Overview managerial accounting chapter 07

53 10 0
  • Loading ...
1/53 trang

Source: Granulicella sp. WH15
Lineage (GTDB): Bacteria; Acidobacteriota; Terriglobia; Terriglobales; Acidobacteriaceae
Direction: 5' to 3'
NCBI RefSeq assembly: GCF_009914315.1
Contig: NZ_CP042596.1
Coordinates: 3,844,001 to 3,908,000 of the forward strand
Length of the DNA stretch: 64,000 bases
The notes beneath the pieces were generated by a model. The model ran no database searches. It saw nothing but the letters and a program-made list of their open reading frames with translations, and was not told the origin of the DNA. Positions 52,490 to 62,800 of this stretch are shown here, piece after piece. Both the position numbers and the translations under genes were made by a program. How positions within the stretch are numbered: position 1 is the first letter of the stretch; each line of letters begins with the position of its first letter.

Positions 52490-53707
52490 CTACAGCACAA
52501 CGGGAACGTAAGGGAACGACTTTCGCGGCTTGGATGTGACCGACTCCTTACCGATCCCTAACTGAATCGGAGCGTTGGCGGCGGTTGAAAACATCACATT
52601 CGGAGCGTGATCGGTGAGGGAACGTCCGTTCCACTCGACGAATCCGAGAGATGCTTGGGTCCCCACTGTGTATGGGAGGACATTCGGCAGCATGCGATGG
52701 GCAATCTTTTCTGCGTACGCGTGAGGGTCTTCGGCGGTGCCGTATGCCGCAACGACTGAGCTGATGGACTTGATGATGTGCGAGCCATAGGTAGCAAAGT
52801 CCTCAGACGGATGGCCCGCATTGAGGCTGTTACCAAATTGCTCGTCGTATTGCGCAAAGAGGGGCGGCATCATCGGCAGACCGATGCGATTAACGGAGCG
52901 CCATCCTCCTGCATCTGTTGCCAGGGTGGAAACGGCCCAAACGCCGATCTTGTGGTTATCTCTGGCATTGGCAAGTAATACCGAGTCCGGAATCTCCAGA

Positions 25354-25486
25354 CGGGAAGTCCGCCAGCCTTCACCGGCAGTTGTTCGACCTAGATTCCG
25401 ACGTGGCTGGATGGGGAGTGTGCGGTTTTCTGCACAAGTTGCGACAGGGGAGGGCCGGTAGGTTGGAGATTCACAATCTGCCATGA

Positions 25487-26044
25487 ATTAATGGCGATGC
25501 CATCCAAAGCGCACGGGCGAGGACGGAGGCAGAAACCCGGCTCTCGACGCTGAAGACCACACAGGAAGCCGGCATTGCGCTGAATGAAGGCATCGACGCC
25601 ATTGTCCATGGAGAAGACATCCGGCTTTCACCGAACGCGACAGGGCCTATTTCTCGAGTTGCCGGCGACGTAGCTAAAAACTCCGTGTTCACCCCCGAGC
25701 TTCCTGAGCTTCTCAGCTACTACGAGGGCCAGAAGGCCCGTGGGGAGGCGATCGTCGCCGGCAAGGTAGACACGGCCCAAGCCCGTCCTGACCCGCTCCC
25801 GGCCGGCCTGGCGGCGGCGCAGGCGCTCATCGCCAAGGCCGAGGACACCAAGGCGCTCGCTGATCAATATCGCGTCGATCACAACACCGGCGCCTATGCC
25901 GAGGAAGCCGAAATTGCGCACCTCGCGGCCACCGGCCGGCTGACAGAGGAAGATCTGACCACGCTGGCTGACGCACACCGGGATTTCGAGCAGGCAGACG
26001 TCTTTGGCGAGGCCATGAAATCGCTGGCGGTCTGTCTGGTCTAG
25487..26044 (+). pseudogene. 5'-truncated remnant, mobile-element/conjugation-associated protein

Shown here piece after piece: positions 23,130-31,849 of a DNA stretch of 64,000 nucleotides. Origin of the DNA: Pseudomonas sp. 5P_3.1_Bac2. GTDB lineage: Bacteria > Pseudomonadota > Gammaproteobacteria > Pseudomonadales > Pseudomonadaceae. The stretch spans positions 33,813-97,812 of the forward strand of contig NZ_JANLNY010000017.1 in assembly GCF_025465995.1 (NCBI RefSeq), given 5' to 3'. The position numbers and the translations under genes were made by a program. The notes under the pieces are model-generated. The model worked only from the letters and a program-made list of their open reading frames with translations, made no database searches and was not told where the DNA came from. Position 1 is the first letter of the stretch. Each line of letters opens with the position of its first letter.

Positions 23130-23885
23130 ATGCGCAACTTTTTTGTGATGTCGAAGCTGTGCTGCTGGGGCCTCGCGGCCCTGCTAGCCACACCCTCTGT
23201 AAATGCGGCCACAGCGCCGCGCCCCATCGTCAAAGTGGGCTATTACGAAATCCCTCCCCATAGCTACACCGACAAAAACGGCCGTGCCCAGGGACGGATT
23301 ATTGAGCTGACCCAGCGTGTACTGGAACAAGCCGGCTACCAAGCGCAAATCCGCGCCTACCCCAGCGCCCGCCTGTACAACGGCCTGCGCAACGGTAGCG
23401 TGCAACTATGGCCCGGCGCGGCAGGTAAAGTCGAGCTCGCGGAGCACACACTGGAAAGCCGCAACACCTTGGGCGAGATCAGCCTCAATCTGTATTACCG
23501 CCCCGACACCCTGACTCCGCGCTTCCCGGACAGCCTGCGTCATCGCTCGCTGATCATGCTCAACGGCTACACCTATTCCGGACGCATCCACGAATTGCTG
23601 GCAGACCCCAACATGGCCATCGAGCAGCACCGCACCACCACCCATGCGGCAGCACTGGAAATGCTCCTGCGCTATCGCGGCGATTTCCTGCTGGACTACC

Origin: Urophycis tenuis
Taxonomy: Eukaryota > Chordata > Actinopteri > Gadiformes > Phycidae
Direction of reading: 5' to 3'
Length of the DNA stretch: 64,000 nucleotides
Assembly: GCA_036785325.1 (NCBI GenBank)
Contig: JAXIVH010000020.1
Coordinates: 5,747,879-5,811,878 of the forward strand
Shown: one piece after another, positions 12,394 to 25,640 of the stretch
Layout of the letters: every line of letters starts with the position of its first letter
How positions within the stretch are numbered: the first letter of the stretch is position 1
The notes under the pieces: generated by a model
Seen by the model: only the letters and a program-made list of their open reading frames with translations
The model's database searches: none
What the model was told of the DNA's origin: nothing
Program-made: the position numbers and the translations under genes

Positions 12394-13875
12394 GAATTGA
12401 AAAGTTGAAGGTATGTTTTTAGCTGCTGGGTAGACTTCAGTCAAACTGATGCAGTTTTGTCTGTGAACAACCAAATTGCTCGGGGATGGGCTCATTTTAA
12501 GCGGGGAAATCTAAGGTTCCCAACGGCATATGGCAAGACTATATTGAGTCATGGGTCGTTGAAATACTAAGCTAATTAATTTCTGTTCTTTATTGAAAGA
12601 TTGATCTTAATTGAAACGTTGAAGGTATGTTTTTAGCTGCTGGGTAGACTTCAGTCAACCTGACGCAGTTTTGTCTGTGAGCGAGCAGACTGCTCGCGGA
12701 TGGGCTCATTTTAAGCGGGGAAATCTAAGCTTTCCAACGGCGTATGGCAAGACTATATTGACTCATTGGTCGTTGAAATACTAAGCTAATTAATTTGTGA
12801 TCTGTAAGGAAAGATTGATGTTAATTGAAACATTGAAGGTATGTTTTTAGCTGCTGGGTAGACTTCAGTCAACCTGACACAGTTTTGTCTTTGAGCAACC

Thông tin tài liệu

Ngày đăng: 23/11/2016, 10:46